If you’ve ever been to the British Museum, you may have come across these guys in amongst the various odds and ends of ancient Greece and Egypt. Actually, off the top of my head I can’t remember if these are Greek or Egyptian, but I love them all the same.
They’re just little terracotta figurines, nothing terribly fancy or pretentious. They’re the little knickknacks and decorations of ancient days, and they make them more tangible and accessible, because it shows how humans from thousands of years ago really aren’t that different from us. They may have spoken a different language and lived very different lifestyles, but they liked little bits and pieces too. But it’s the fact that they’re all doing something that I like the most. The horned fellow at the back is doing his best impersonation of John Travolta from Saturday Night Fever, as far as I can see.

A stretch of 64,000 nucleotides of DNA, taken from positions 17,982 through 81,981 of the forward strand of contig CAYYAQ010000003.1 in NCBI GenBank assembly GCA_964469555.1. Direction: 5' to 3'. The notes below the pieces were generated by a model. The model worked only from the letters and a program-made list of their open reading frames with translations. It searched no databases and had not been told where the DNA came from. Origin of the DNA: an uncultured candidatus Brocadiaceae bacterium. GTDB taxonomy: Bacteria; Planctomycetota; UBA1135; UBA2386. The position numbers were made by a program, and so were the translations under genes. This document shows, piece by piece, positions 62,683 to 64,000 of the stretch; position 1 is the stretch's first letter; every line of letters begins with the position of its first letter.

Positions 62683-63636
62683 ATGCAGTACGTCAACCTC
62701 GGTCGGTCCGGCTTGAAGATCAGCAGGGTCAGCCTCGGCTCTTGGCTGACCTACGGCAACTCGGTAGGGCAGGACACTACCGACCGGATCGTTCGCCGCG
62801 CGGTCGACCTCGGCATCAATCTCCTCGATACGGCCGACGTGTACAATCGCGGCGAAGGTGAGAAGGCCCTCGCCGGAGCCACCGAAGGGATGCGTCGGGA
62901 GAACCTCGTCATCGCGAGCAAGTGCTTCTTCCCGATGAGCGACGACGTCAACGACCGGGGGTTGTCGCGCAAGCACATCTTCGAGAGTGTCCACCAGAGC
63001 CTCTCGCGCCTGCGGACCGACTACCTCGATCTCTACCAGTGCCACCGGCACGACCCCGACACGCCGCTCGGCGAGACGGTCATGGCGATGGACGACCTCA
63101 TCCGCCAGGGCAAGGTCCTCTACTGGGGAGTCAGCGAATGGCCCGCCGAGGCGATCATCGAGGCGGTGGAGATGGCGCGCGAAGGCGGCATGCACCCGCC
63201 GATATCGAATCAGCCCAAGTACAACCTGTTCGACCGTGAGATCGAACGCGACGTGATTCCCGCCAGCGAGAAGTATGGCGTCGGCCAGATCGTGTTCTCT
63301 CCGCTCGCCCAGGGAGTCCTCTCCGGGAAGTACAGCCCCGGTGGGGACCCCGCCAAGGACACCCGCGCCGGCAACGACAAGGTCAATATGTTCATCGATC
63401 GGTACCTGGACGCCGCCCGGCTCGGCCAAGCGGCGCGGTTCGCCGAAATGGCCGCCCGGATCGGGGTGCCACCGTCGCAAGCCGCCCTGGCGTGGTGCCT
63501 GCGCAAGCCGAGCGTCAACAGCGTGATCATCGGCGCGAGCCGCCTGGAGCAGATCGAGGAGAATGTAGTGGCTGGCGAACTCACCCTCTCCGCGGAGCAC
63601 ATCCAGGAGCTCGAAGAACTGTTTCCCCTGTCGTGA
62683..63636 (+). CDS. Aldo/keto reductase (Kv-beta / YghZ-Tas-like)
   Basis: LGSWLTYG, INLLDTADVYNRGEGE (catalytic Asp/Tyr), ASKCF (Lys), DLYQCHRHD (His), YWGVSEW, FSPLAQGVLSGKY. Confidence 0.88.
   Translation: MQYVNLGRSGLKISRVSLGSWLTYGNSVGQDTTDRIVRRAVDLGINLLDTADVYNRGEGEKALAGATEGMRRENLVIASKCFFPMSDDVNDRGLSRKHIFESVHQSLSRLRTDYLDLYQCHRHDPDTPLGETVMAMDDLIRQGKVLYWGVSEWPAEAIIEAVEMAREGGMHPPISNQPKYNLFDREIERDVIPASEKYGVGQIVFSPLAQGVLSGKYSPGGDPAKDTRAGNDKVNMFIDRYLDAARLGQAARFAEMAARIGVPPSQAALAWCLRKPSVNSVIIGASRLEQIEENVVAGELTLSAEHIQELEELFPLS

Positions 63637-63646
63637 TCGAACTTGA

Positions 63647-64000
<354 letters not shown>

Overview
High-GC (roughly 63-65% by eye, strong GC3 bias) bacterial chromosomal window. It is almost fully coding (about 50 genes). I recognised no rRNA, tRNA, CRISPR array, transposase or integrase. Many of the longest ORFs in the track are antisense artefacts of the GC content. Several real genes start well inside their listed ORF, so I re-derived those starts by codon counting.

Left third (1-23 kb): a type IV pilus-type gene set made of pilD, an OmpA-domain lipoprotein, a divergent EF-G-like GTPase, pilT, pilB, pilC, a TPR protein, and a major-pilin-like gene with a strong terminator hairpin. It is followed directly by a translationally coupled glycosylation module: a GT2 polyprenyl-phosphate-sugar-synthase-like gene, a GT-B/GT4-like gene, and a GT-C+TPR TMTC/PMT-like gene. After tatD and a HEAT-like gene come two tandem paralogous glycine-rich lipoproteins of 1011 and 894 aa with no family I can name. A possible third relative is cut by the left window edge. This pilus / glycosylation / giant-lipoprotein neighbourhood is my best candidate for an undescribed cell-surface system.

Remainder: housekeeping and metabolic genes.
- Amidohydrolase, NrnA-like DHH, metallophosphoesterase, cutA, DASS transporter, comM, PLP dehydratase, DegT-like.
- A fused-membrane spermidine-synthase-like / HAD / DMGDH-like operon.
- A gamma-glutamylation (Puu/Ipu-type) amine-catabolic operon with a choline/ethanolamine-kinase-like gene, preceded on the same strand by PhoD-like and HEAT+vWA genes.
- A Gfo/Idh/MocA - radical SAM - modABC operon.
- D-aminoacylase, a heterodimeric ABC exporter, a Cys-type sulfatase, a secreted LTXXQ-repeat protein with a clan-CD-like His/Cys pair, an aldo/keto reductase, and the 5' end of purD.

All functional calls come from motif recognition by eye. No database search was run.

I know a lot of this is down to how the curators have positioned them. I’m probably exporting an interpretation onto the horned guy; he could be angry and warding off evil or just a funny face for all I know. Overall, they have been posed into a pseudo-scene, but then again judging but the figurines on my bookshelves arranging these little guys into a dance act isn’t outside the realm of impossibility. It’s what they could have looked like while on somebody’s shelf in ancient Sparta, rather than necessarily what they did look like.
That in itself is an interesting question regarding the study of history. Generations of historians have been driven by the ideal that one should tell people how it was back then – but what if you only have scattered pieces? What is you want to show the modern world what their ancestors would have lived through? Where do you draw the line? Where would you draw the line?